Booker says he will not make December debate stage

Booker says he will not make December debate stage
© Greg Nash

Sen. Cory BookerCory Anthony BookerDNC announces new criteria for New Hampshire debate The Hill's Campaign Report: Sanders, Warren feud rattles Democrats The Hill's Morning Report — President Trump on trial MORE (D-N.J.) said Thursday he is unlikely to qualify for the sixth Democratic presidential debate later this month, but insisted he still has a path to victory in the nominating contest despite lackluster fundraising and waning poll numbers.

“Today is the deadline for the DNC's December debate qualifying threshold—and while I may not be on the debate stage next Thursday, thanks to the outpouring of support over the past few weeks, we know there’s a path to victory, and we no longer need the debate stage to get there,” Booker tweeted. 

Democratic presidential candidates have until 11:59 p.m. on Thursday to meet the qualifying criteria for the Dec. 19 debate. So far, seven candidates are expected to be onstage: former Vice President Joe BidenJoe BidenSanders to headline Iowa event amid impeachment trial Hillicon Valley: Biden calls for revoking tech legal shield | DHS chief 'fully expects' Russia to try to interfere in 2020 | Smaller companies testify against Big Tech 'monopoly power' Hill.TV's Krystal Ball on Sanders-Warren feud: 'Don't play to the pundits, play to voters' MORE, Sen. Bernie SandersBernie SandersSanders to headline Iowa event amid impeachment trial Hill.TV's Saagar Enjeti rips Sanders over handling of feud with Warren On The Money — Presented by Wells Fargo — Sanders defends vote against USMCA | China sees weakest growth in 29 years | Warren praises IRS move on student loans MORE (I-Vt.), Sen. Elizabeth WarrenElizabeth Ann WarrenSanders to headline Iowa event amid impeachment trial Hill.TV's Saagar Enjeti rips Sanders over handling of feud with Warren On The Money — Presented by Wells Fargo — Sanders defends vote against USMCA | China sees weakest growth in 29 years | Warren praises IRS move on student loans MORE (D-Mass.), South Bend, Ind., Mayor Pete ButtigiegPeter (Pete) Paul ButtigiegSanders to headline Iowa event amid impeachment trial Hill.TV's Krystal Ball on Sanders-Warren feud: 'Don't play to the pundits, play to voters' Poll: Sanders holds 5-point lead over Buttigieg in New Hampshire MORE, Sen. Amy KlobucharAmy Jean KlobucharSanders to headline Iowa event amid impeachment trial On The Money — Presented by Wells Fargo — Sanders defends vote against USMCA | China sees weakest growth in 29 years | Warren praises IRS move on student loans Poll: Sanders holds 5-point lead over Buttigieg in New Hampshire MORE (D-Minn.), former tech executive Andrew YangAndrew YangDNC announces new criteria for New Hampshire debate Poll: Sanders holds 5-point lead over Buttigieg in New Hampshire Panel: Obama breaks Andrew Yang's heart MORE and billionaire philanthropist Tom SteyerTom Fahr SteyerPoll: Sanders holds 5-point lead over Buttigieg in New Hampshire Buttigieg takes dig at Sanders working 'for years' in Washington The Hill's Campaign Report: Sanders, Warren feud rattles Democrats MORE.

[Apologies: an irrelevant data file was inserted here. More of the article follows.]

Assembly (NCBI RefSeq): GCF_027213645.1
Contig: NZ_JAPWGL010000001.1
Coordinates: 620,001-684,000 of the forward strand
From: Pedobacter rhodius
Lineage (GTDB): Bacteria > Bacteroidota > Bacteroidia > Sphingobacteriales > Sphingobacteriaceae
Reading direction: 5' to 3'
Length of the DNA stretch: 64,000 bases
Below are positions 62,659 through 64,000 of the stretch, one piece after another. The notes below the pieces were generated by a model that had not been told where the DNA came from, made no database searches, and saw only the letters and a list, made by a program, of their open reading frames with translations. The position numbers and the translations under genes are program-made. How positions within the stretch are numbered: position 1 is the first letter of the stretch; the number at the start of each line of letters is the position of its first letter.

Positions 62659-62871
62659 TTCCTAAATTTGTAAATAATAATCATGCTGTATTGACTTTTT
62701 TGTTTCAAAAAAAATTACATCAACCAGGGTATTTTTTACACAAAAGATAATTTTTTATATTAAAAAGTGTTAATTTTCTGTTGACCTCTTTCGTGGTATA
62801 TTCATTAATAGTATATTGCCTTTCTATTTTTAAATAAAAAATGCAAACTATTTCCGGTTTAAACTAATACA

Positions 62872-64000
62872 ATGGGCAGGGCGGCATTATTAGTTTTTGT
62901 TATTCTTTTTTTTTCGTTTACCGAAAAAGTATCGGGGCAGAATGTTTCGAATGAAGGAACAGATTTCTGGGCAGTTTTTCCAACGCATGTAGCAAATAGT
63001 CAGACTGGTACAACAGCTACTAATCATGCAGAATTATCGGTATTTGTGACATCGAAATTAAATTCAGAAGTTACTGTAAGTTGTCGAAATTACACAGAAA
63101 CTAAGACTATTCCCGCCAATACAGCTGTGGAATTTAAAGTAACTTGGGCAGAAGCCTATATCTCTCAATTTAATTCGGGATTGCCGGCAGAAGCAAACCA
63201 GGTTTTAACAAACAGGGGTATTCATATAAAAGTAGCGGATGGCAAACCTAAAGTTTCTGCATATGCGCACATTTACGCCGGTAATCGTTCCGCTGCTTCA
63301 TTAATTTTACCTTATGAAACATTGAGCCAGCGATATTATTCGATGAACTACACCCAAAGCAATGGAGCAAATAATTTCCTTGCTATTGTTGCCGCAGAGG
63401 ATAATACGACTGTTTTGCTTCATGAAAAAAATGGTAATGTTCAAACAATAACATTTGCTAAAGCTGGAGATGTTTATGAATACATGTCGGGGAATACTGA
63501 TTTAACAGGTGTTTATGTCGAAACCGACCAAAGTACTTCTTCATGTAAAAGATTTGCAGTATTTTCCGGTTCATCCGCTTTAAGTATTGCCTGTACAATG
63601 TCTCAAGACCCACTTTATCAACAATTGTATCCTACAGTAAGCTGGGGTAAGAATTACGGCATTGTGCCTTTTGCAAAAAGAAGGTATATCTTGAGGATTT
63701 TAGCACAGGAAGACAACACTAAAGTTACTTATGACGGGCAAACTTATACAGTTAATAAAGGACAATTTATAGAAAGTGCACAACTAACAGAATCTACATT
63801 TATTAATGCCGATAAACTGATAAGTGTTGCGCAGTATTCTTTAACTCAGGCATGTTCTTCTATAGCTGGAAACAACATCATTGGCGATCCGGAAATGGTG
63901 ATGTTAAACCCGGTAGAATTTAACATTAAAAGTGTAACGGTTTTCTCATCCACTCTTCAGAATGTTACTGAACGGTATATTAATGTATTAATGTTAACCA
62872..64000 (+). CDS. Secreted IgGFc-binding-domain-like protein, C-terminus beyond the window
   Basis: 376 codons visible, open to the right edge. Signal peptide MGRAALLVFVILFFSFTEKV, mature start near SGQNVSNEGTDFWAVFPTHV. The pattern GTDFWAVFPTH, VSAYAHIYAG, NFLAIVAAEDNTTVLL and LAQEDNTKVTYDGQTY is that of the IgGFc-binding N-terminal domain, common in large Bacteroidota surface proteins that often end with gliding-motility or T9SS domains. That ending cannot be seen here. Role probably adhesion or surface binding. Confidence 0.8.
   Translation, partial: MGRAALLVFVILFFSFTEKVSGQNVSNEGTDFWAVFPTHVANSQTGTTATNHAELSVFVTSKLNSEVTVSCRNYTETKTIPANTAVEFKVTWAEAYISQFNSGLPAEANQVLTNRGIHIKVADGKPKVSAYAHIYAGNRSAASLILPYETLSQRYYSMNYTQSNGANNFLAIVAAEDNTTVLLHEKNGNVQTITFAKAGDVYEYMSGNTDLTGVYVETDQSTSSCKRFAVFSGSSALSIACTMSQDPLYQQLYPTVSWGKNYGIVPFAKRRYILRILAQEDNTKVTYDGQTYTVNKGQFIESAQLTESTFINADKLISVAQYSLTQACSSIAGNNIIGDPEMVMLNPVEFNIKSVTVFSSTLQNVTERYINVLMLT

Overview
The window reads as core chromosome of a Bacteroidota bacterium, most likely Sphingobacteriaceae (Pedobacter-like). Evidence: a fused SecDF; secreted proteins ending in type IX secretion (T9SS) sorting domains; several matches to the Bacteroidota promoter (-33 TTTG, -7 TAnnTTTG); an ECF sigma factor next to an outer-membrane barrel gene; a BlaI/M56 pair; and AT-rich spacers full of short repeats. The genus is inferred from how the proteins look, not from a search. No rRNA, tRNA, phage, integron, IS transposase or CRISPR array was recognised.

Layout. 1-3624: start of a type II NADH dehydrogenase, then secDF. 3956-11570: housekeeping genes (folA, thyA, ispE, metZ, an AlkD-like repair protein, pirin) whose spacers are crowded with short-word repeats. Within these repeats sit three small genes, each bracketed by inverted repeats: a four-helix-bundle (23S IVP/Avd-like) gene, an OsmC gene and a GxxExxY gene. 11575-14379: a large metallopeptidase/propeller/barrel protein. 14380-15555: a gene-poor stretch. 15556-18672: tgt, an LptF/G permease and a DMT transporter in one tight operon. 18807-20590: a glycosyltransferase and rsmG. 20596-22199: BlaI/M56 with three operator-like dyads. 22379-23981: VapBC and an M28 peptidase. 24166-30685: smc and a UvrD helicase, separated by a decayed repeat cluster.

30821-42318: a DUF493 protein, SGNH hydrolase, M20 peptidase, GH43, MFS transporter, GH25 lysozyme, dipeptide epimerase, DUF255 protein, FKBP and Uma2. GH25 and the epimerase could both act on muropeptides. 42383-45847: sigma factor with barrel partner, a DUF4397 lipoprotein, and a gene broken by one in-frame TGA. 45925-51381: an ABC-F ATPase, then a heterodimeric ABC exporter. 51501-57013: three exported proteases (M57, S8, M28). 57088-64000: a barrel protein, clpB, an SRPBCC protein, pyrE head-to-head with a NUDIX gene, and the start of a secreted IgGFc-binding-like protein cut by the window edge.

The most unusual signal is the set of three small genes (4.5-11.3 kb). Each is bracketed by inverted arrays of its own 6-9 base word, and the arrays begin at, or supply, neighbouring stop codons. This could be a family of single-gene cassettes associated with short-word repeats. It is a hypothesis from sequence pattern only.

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The Democratic National Committee (DNC) raised the qualifying criteria for the sixth debate. Candidates have to amass support from at least 200,000 unique donors and register 4 percent support in four approved polls or 6 percent in two approved polls in early primary and caucus states.

While Booker has met the DNC’s donor threshold for the December debate, he’s nowhere close to meeting the polling requirement. He hasn’t registered 4 percent in a committee-approved poll in months.

Booker’s failure to qualify for the debate stage next week will mark the first time he will not appear at one of this year’s DNC-sanctioned debates. Instead of traveling to Los Angeles, where the debate is set to take place, Booker said he will embark on a tour of Iowa, the first-in-the-nation caucus state.

“I’ll be doing what we’ve done for the last ten months of this campaign and throughout my time in public service—meeting people where they are, in living rooms and church basements, at coffee shops and in diners, and discussing how to tackle the most pressing challenges we face,” Booker tweeted.